In my 35 years as a property lawyer, I have seen a sea-change in the balance between ownership and renting. When I first cut my legal teeth, the Rent Act 1977 provided security for tenants and controlled rents below true market rate.
As a result, there was little incentive for a prospective landlord to add to their portfolio, and the buy-to-let investor was not a significant player in the market. Homes were usually bought by owner-occupiers, and to buy soon after getting a first decent job was the norm, even though mortgage rates were high – my first loan in 1983 from Abbey National came with a 12 per cent coupon.
The resultant shortage of homes for rent, further reduced by the sell-off of council houses, caused the Thatcher government to bring in the Housing Act 1988, creating the concept of assured shorthold tenancies, which gave a right to the landlord to recover the property at the end of the contractual term, and also relaxed the system of rent control significantly for new tenancies, so that the rent was a proper market rent or very close to it.
Renting for a year or less fits with the shorter-term and wider view taken by my children’s generation of their working lives
With the prospect of a decent return, enhanced by subsequent amendments to the 1988 Act so that almost all tenancies to individuals are now assured shortholds, the buy- to-let investor gradually came back into the market to compete with the owner-occupier and contribute to the extraordinary inflation in house prices over two decades up until the crash of 2008. Since, the market has been patchy, with some value attrition, but still nothing like the “hard landing” correction, especially in London, which has been forecast for many years.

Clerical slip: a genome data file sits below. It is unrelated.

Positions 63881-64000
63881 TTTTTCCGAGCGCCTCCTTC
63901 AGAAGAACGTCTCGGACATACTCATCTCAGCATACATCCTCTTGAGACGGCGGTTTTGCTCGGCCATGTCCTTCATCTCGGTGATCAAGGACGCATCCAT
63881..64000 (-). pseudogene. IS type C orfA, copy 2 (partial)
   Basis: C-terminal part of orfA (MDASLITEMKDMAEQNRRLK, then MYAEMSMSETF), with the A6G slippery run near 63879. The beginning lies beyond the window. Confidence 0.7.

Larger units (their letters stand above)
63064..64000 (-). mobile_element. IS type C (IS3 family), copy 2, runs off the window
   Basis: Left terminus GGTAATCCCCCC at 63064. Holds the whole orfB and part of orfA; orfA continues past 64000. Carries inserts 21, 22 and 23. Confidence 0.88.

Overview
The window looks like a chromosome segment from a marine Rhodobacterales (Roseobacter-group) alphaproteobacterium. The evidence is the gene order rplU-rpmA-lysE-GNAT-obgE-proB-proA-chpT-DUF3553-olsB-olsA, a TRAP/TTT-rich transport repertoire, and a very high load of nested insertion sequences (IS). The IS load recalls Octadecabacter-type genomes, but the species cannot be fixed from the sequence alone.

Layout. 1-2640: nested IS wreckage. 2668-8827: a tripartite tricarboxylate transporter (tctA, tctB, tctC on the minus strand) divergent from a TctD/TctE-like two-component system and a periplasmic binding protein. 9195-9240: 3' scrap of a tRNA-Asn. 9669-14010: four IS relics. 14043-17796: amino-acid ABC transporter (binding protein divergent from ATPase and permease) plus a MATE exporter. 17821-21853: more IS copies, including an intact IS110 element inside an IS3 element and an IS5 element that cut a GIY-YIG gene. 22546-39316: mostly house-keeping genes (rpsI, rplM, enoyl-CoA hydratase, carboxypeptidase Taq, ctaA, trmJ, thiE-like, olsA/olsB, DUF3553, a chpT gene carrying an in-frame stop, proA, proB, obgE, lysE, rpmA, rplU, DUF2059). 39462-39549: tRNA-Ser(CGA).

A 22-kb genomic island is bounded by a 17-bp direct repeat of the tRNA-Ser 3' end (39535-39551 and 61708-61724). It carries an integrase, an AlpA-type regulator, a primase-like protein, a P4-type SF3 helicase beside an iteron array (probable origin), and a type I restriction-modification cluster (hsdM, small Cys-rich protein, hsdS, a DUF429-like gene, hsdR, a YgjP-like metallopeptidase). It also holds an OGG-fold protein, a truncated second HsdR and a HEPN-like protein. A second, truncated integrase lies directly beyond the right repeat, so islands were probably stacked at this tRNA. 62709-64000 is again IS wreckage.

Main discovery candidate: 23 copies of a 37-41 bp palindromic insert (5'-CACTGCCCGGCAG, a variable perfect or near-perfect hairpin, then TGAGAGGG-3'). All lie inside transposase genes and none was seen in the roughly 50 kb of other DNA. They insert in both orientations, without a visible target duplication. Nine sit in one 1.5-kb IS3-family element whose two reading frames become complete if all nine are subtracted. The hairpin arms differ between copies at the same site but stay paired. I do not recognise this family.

All this has led to a quantum shift in the attitude of young occupiers; faced with the prospect of funding large deposits and huge mortgages at interest rates likely to rise from their current historically low levels, they are resigned to renting for much longer than their predecessors. But are these shallower property roots part of a wider transition?
As an employer, I see a trend among our brightest young talent that, while they are willing and able to put their all into their profession from week to week, it is still their career for the time being and not necessarily what they want to do for the rest of their lives.
Similarly, to “make partner” or become a director of the company can no longer be the assumed ambition, and employers have to be ready to give short-term reward rather than rely on the long-term prospect of promotion for loyalty.
Renting for a year or less fits with the shorter-term and wider view taken by my children’s generation of their working lives, and the political and economic uncertainty in the years ahead means there’s no reason why we should see a reversal of this trend any time soon.
Bircham Dyson Bell is a multi-disciplinary UK law firm advising private companies, public sector bodies, not-for-profit organisations and individuals since 1834. Visit bdb-law.co.uk to find out more